Logan is 11 years old and is a funny, loving, affectionate child. He loves to swim, fish, hunt and most of all he loves animals. After being told when he was a baby that he was developmentally delayed and having received early intervention until he was 3, we knew in our gut there was something else. At the age of 5 Logan was diagnosed with Fragile X Syndrome.
What is Fragile X?
Fragile X Syndrome is the most common form of inherited mental retardation. Individuals with this condition have developmental delay, variable levels of mental retardation, and behavioral and emotional difficulties. Presently there is no cure for fragile X syndrome. Management includes such approaches as speech therapy, occupational therapy, and physical therapy. The expertise of psychologists, special education teachers, and genetic counselors may also be beneficial. Drugs may be used to treat hyperactivity, seizures, and other problems. Establishing a regular routine, avoiding over-stimulation, and using calming techniques may also help in the management of behavioral problems. Mainstreaming of children with Fragile X syndrome into regular classrooms is encouraged because they do well imitating behavior. Peer tutoring and positive reinforcement are also encouraged.
Since we had never heard of Fragile X Syndrome , we started researching it and sought out a specialist who could help us. Unfortunately, there is not a Fragile X specialist in the state of New Jersey. We’ve traveled to Staten Island and to Colorado to actually meet someone who could tell us why our child was acting the way he was. It was a relief but sad. It has been a long, frustrating, and draining experience. We have also been told that he will probably stop learning by the age of 14. So these next few years are very important to all of us as we try to get as much learning in him as possible.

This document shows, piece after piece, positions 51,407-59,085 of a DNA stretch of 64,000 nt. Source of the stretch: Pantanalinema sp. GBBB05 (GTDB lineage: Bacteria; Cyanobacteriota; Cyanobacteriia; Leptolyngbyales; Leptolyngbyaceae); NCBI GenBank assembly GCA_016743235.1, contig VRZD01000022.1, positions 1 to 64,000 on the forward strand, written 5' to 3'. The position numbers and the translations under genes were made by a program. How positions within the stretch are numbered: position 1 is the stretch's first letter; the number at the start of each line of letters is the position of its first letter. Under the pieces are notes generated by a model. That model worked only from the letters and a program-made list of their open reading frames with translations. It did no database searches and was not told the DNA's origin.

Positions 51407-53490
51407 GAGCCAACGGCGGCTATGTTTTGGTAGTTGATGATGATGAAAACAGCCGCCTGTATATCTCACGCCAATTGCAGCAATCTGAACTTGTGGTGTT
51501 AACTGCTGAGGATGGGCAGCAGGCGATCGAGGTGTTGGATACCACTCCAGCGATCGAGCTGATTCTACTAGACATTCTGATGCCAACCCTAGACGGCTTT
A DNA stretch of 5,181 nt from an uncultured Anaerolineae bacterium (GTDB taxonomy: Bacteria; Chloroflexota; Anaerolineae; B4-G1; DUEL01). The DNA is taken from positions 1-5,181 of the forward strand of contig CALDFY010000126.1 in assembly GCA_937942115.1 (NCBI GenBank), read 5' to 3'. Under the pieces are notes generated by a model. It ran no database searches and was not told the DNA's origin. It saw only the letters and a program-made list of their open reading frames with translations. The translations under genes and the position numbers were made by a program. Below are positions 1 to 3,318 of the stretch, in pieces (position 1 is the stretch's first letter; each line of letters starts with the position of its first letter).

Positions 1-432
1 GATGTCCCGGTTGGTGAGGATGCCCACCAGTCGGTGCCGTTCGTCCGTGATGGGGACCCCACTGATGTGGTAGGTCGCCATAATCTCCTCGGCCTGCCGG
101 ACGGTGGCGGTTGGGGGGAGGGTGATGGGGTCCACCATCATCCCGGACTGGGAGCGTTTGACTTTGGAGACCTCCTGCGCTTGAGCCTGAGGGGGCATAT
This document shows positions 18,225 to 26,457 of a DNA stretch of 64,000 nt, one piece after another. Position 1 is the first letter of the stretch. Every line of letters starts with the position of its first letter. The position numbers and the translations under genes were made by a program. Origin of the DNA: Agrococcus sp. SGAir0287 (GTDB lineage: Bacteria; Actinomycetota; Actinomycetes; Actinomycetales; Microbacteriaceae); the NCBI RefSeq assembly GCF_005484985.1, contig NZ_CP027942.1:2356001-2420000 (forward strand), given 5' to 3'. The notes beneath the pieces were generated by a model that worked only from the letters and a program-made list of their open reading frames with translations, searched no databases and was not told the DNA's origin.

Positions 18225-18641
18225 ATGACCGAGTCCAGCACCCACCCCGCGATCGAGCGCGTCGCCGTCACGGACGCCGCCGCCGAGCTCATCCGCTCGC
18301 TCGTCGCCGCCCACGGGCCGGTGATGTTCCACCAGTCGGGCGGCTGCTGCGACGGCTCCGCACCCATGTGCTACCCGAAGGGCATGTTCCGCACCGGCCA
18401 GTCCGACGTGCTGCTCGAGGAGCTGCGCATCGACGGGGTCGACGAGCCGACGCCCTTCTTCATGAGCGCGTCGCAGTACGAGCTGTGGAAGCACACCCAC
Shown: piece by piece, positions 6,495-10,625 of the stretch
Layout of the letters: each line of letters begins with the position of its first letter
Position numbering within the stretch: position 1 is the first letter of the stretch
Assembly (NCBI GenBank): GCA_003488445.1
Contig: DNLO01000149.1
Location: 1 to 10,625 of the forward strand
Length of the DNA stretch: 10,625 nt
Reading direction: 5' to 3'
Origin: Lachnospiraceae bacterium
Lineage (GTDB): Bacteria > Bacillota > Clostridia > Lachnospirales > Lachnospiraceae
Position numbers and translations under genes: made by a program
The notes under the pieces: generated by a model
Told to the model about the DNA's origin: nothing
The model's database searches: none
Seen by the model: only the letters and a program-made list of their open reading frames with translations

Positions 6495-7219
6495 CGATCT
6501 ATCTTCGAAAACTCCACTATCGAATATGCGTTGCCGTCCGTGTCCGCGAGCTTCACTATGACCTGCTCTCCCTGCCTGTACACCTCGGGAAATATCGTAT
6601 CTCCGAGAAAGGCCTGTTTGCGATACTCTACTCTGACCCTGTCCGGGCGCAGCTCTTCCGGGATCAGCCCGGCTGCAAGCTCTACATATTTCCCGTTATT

To most, Logan looks like your typical child. When he has behavioral issues, people think it’s bad parenting when he acts out but is really one of the symptoms of Fragile X.
Logan currently receives speech, occupational therapy and social skills but the struggles continue. Logan has low muscle tone in his upper body, melt downs (since his brain cannot self-regulate itself), and has trouble socializing with kids his age. He cannot read, write, learn numbers, or tell time. He has about 50+ words in his binder (he learns through picture/word association).
It’s hard to watch your child want to be accepted by other children his age but because he doesn’t know how to act or know what to say, the other kids do not understand him. We have struggled with kids making fun of him and not wanting to be around him or be his friend. It breaks our hearts to see this happen to him.
We are hoping that one day there will be a cure and he’ll be able to drive or even be on his own when he gets older.